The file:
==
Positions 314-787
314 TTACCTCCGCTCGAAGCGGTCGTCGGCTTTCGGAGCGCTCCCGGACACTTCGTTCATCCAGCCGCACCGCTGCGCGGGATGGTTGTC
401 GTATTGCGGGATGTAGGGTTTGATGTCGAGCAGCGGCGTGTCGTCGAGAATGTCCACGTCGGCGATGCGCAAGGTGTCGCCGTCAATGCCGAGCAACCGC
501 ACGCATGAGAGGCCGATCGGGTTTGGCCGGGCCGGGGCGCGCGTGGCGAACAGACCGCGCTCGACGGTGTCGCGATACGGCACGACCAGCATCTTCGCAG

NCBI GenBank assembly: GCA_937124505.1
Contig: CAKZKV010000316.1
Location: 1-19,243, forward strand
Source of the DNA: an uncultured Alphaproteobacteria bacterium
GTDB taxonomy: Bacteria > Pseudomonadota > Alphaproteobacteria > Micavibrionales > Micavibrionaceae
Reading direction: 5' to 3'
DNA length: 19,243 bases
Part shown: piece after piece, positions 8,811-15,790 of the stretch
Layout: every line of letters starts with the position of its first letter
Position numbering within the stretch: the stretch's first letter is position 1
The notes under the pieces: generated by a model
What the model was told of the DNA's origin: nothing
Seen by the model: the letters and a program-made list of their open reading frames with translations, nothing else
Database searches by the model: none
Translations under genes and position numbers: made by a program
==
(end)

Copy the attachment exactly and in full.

Positions 314-787
314 TTACCTCCGCTCGAAGCGGTCGTCGGCTTTCGGAGCGCTCCCGGACACTTCGTTCATCCAGCCGCACCGCTGCGCGGGATGGTTGTC
401 GTATTGCGGGATGTAGGGTTTGATGTCGAGCAGCGGCGTGTCGTCGAGAATGTCCACGTCGGCGATGCGCAAGGTGTCGCCGTCAATGCCGAGCAACCGC
501 ACGCATGAGAGGCCGATCGGGTTTGGCCGGGCCGGGGCGCGCGTGGCGAACAGACCGCGCTCGACGGTGTCGCGATACGGCACGACCAGCATCTTCGCAG

NCBI GenBank assembly: GCA_937124505.1
Contig: CAKZKV010000316.1
Location: 1-19,243, forward strand
Source of the DNA: an uncultured Alphaproteobacteria bacterium
GTDB taxonomy: Bacteria > Pseudomonadota > Alphaproteobacteria > Micavibrionales > Micavibrionaceae
Reading direction: 5' to 3'
DNA length: 19,243 bases
Part shown: piece after piece, positions 8,811-15,790 of the stretch
Layout: every line of letters starts with the position of its first letter
Position numbering within the stretch: the stretch's first letter is position 1
The notes under the pieces: generated by a model
What the model was told of the DNA's origin: nothing
Seen by the model: the letters and a program-made list of their open reading frames with translations, nothing else
Database searches by the model: none
Translations under genes and position numbers: made by a program